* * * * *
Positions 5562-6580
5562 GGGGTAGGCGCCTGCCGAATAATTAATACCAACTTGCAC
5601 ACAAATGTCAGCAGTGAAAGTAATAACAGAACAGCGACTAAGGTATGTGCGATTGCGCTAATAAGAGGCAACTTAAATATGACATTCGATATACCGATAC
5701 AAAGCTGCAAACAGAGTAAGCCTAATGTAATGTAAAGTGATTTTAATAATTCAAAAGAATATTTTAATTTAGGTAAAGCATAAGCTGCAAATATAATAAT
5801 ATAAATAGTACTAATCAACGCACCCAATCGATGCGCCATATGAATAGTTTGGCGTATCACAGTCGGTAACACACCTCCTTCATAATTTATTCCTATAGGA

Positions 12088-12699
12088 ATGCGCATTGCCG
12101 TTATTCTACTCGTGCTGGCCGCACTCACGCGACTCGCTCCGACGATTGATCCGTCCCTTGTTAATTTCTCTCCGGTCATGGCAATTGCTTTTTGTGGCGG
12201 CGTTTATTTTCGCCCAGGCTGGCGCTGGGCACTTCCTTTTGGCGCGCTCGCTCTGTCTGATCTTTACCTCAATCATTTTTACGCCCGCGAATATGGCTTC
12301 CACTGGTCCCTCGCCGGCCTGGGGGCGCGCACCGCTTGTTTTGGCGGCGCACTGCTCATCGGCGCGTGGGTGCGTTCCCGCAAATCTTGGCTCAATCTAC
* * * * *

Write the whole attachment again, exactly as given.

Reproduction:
Positions 5562-6580
5562 GGGGTAGGCGCCTGCCGAATAATTAATACCAACTTGCAC
5601 ACAAATGTCAGCAGTGAAAGTAATAACAGAACAGCGACTAAGGTATGTGCGATTGCGCTAATAAGAGGCAACTTAAATATGACATTCGATATACCGATAC
5701 AAAGCTGCAAACAGAGTAAGCCTAATGTAATGTAAAGTGATTTTAATAATTCAAAAGAATATTTTAATTTAGGTAAAGCATAAGCTGCAAATATAATAAT
5801 ATAAATAGTACTAATCAACGCACCCAATCGATGCGCCATATGAATAGTTTGGCGTATCACAGTCGGTAACACACCTCCTTCATAATTTATTCCTATAGGA

Positions 12088-12699
12088 ATGCGCATTGCCG
12101 TTATTCTACTCGTGCTGGCCGCACTCACGCGACTCGCTCCGACGATTGATCCGTCCCTTGTTAATTTCTCTCCGGTCATGGCAATTGCTTTTTGTGGCGG
12201 CGTTTATTTTCGCCCAGGCTGGCGCTGGGCACTTCCTTTTGGCGCGCTCGCTCTGTCTGATCTTTACCTCAATCATTTTTACGCCCGCGAATATGGCTTC
12301 CACTGGTCCCTCGCCGGCCTGGGGGCGCGCACCGCTTGTTTTGGCGGCGCACTGCTCATCGGCGCGTGGGTGCGTTCCCGCAAATCTTGGCTCAATCTAC